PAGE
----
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. Branson Made Green Pledge Under Pressure From Gore And Turner

Former US President Bill Clinton (L) and Sir Richard Branson hold a signed committment letter after Branson announced that he would invest about some three billion USD to combat global warming at the Clinton Global Initiative Annual Meeting in New York on 21 September 2006. The money would come from profits from his company's transportation and airline businesses and be invested in efforts for renewable energy. Photo courtesy of Nicholas Roberts and AFP.
by Staff Writers
London (AFP) Sep 24, 2006
British businessman Richard Branson made a multi-billion-dollar pledge to fight global warming under pressure from US media mogul Ted Turner and former vice-president Al Gore, he said in a newspaper interview Sunday. He told the Independent on Sunday that global warming was approaching "a tipping point" and Turner and Gore had convinced him it was time to act.

"We just have to hope that it has not come already," he said.

"We have to try to do something about it. One way is to try to come up with a clean alternative fuel or fuels."

Branson said that following the damage caused by Hurricane Katrina in the United States last year he thought that fuel prices had soared because of a shortage of oil-refining capacity.

"I started to build an oil refinery, but then Ted Turner rang me up and asked: 'Why not build a refinery for clean rather than dirty fuel?'

"He invited me to fly to Washington to meet experts," Branson told the paper.

Branson said Gore told him to "do something big to kick-start the process."

The founder of the Virgin Group of companies last week announced his commitment to spend three billion dollars (2.3 billion euros) on reversing global warming.

Virgin Group is to invest all future profits from airline and train businesses in reweable energy initiatives.

The entrepreneur has denied this is one of the public relations stunts for which he is famed, saying: "If it's good for marketing, that's fine, but it's not my principal reason for doing it."

earlier related report
Clinton Global Initiative Raises Over 7 Billion Dollars In Pledges
New York (AFP) Sep 22 - Former US president Bill Clinton said Friday his aid initiative garnered 7.3 billion dollars in pledges aimed at fighting poverty, global warming and religious friction. A total of 215 pledges were made during the second annual Clinton Global Initiative, which gathers heads of state, entrepreneurs and foundations to discuss practical ways to address the planet's pressing problems.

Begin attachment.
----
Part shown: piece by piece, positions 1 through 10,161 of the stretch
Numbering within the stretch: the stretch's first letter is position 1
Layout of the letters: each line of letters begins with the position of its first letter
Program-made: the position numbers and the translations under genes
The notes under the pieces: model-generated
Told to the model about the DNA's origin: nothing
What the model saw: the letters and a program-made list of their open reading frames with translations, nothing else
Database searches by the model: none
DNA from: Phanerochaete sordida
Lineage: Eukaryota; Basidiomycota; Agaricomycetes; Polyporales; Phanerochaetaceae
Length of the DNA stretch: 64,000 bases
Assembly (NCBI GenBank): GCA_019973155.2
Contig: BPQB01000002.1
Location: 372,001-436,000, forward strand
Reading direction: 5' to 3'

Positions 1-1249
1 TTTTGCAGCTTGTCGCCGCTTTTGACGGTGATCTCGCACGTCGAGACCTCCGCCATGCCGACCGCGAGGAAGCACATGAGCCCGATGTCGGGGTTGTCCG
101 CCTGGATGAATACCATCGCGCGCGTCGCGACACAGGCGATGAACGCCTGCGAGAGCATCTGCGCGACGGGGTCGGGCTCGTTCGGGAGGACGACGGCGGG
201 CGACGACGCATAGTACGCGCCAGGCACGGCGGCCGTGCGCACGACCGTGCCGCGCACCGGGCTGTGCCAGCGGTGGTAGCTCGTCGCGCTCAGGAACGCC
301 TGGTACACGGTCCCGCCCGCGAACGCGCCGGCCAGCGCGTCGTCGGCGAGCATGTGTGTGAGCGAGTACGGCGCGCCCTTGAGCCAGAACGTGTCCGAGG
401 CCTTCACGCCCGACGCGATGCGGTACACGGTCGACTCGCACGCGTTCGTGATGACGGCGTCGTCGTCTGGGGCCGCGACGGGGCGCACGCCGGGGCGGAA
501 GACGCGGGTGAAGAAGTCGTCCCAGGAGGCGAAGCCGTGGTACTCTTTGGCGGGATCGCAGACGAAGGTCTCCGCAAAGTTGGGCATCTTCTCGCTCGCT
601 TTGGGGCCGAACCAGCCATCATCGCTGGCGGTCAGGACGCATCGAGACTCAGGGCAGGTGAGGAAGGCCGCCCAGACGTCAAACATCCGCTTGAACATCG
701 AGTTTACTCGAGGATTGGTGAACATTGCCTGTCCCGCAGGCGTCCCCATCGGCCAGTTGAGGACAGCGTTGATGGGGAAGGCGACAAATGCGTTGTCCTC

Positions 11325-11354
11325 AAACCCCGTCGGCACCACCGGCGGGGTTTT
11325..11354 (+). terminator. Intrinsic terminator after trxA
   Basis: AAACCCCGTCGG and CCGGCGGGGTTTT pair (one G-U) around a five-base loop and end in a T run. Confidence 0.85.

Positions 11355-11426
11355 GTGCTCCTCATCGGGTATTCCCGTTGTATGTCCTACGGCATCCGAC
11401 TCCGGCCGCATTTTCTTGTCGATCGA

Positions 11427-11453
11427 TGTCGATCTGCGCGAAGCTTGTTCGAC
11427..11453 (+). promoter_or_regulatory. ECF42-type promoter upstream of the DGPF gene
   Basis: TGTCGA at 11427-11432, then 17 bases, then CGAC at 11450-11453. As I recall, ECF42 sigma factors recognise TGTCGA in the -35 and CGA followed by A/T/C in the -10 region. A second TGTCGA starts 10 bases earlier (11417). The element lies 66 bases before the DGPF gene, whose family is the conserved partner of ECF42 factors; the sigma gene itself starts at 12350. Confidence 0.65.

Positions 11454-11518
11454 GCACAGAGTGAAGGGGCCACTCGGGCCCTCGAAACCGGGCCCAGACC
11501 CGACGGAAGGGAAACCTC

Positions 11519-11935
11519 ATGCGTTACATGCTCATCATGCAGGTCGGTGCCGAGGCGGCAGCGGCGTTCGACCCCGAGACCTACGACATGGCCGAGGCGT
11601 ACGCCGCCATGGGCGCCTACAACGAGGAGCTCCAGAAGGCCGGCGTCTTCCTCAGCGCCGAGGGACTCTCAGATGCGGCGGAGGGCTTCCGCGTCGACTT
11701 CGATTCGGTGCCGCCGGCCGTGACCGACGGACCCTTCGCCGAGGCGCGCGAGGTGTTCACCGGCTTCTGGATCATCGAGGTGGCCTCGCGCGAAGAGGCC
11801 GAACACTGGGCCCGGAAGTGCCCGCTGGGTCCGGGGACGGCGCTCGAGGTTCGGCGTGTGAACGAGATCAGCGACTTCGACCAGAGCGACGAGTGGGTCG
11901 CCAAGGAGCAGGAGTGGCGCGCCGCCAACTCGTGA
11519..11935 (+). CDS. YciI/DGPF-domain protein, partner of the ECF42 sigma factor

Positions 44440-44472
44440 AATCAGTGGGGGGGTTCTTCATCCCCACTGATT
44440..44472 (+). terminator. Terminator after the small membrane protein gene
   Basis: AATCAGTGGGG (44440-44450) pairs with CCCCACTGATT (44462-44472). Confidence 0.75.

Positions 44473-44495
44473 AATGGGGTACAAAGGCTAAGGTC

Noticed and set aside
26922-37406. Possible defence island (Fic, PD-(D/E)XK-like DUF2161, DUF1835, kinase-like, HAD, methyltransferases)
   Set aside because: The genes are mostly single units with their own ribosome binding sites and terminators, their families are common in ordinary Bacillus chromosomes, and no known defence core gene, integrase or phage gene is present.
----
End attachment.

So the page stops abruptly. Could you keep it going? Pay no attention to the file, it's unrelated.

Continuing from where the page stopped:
"The world is unequal, unstable and unsustainable," Clinton said in a closing speech at the three-day forum. "All we tried to do here is to create a small piece of common ground."

He called for leaving "our useless resentments behind so we can learn from each other and lift our vision to a better place. It seems to me that's what this interdependent world demands of us."

This year the global warming issue seemed to generate more interest than ever.

British tycoon Richard Branson pledged Thursday to invest the next 10 years' profits from his Virgin Group's airline and train businesses in renewable energy initiatives. The company estimated the commitment was worth about three billion dollars.

Clinton unveiled Friday the creation of a one-billion-dollar "green fund" to support renewable energy initiatives. The fund was launched by a partnership between businessmen Stephen Bing, Ron Burkle and Vinod Khosla and a former World Bank president, James Wolfensohn.

US retail titan Wal-Mart announced an initiative to cut the use of packaging materials by five percent, saying it would have a significant environmental benefit. "Oh, this is good!" a pleased Clinton told Wal-Mart chief executive H. Lee Scott.

The former Democratic president also thanked the founders of Google, who are offering free advertising to any nongovernmental organization pledging to his initiative: "Thanks, guys!"

A diverse group rubbed shoulders at a major Manhattan hotel, including Pakistani President Pervez Musharraf, European Union foreign policy chief Javier Solana, former US president Jimmy Carter, former US secretary of state Colin Powell, News Corp mogul Rupert Murdoch, and Hollywood stars Michael Douglas and Barbra Streisand.

The singer donated one million dollars to the Clinton Foundation for its programs aimed at reducing greenhouse gas emissions blamed for global warming.

In other sectors, the American-Indian Foundation pledged to invest 1.5 million dollars in programs to fight AIDS in India.

Jim Zogby, president of the Washington-based think tank Arab American Institute, plans to use television programs to foster dialogue between Arab and American youths.

Source: Agence France-Presse

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